• What does the term “semantic field” refer to?
  • What is pathetic fallacy? What are allusions?
  • What is personification? What are the 4 purpose of a comma?

Core procedural knowledge: What should students be able to do?

  • Be able to explain how literature can function as social critique and, more specifically, how A Christmas Carol highlights the injustices of Victorian society;
  • Be able to explain the differences between Capitalism, Socialism and Marxism and identify the characters who promote said concepts;
  • Be able to explain – clearly and precisely – how Dickens’ literary and structural choices create meaning;
  • Be able to identify and explain the effect of personified abstract nouns;
  • Be able to provide an in-depth analysis of the writer’s language choices including his choice of specific word groups to create meaning (eg verbs to create pace or highlight aggressive/gentle natures of a character);
  • Be able to use a comma in 4 different ways.

General Principle (Statement of Inquiry)

Boundaries and conventions will often be challenged during times of significant personal and cultural change.

Key Concepts

Creativity

Related Concepts

Structure and style

Link to assessment

A, B and D

ATLs

Social
Seek out critical interpretations from others, including teachers and peers, and incorporate these into your reading of each text.

Links to prior learning

  • Form (meaning type and genre): Students will be studying the form of modernist poems in this unit. Students will be analysing both excerpts and entire poems from those such as T.S Eliot, Ezra Pound, William Carlos Williams and Wallace Stevens. Students will consider how the structure and language of modernist poems reflect the sense of futility and confusion of the period. Students will consider how this form is different from or similar to epic poetry [The Odyssey, Beowulf, TCT], tragic plays [Macbeth, Doctor Faustus], poetry [sonnets and Romantic] and novellas [A Christmas Carol, Animal Farm].
  • Context and theme: Modernist poetry emerged between 1900 and 1930 and portrays the shift in culture and thinking at the time. Contextual factors to be explored include: the decline of religious faith, the decline of Enlightenment’s faith in reason (following the senseless slaughter of tens of millions during WWI) and the effect of technological advancements and urbanisation.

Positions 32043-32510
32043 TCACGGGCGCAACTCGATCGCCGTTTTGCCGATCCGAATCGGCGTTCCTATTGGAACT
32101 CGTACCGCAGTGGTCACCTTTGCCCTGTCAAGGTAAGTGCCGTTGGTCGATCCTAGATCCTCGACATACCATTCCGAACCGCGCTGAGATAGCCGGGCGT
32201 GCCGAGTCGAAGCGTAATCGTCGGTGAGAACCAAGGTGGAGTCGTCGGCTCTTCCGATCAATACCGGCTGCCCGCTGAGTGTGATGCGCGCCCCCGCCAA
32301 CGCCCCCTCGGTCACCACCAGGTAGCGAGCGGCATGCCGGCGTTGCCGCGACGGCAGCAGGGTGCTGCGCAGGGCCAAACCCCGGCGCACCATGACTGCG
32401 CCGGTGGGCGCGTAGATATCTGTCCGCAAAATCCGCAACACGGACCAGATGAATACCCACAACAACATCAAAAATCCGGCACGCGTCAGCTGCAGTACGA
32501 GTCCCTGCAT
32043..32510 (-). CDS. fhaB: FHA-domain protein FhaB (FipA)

• Structure: The structure of modernist poems often reflect the ontological conflict of the speaker. Poets will typically employ fragments, a stream of consciousness, free verse and a detached, insecure speaker who struggles to reflect a coherent or stable view of the world. Typically modernist poets will break from the optimism of Victorian literature and reject conventional poetic devices such as consistent structure, rhyme or rhythm.
  • Language: Modernist poets will often employ clear imagery and sharp language but often without any coherent message or meaning. Poets may employ imagism or new wholes in their writing.
  • Symbolism: As in The Odyssey, Beowulf, Macbeth, Doctor Faustus.
  • Foreshadowing: As in Macbeth, Doctor Faustus, Frankenstein.
  • Allusions: As in Macbeth, Doctor Faustus, A Christmas Carol.

Core declarative knowledge: What should students know?

  • What is modernism? What are the contextual factors out of which modernism emerged?
  • What are the typical conventions of modernist poetry? What was the Harlem Renaissance?
  • What is fragmentation? What is a stream of consciousness? What are new wholes?
  • What is imagism? What is the speaker in a poem? What is a verse and a stanza?
  • What is tone? What is diction? What is caesura? What is enjambment?
  • What is free verse?

Core procedural knowledge: What should students be able to do?

  • Explain the typical effect of poetic and modernist conventions and how they are used to convey meaning or a lack of meaning;
  • Explain how modernist poetic conventions differ from Romantic conventions;
  • Explain how modernist literature can be seen as a response to the historical and cultural context of the early 1900s;
  • Explain the difference in tone between Victorian and modernist literature;
  • Explain how modernist poets use language and structure to convey a view of the world as futile, chaotic and confusing;
  • Explain how typical motifs in modernist poetry include the detrimental effects of war, industrialisation and urban life;
  • Embedding quotations;
  • Using critical adverbs.

General Principle (Statement of Inquiry)

A civil society is built on fair democracy, effective government and the clear communication of unbiased politics

Key Concepts

Perspective

Related Concepts

Context and audience imperative

Link to assessment

B, C and D

ATLs

Communication – Organize and depict information logically.
Students will be required to amalgamate their knowledge alongside evidence of the text to construct logically organised and coherent analytical paragraphs.

Links to prior learning

  • Form (meaning type and genre): Animal Farm is a political fable in the form of an allegory. How is this form different from epic poetry [The Odyssey, Beowulf] and tragic plays (Macbeth, Doctor Faustus), novellas (A Christmas Carol).
  • Context and theme: The Russian revolution. In Animal Farm, the themes of class, equality and inequality, and power and control are explored.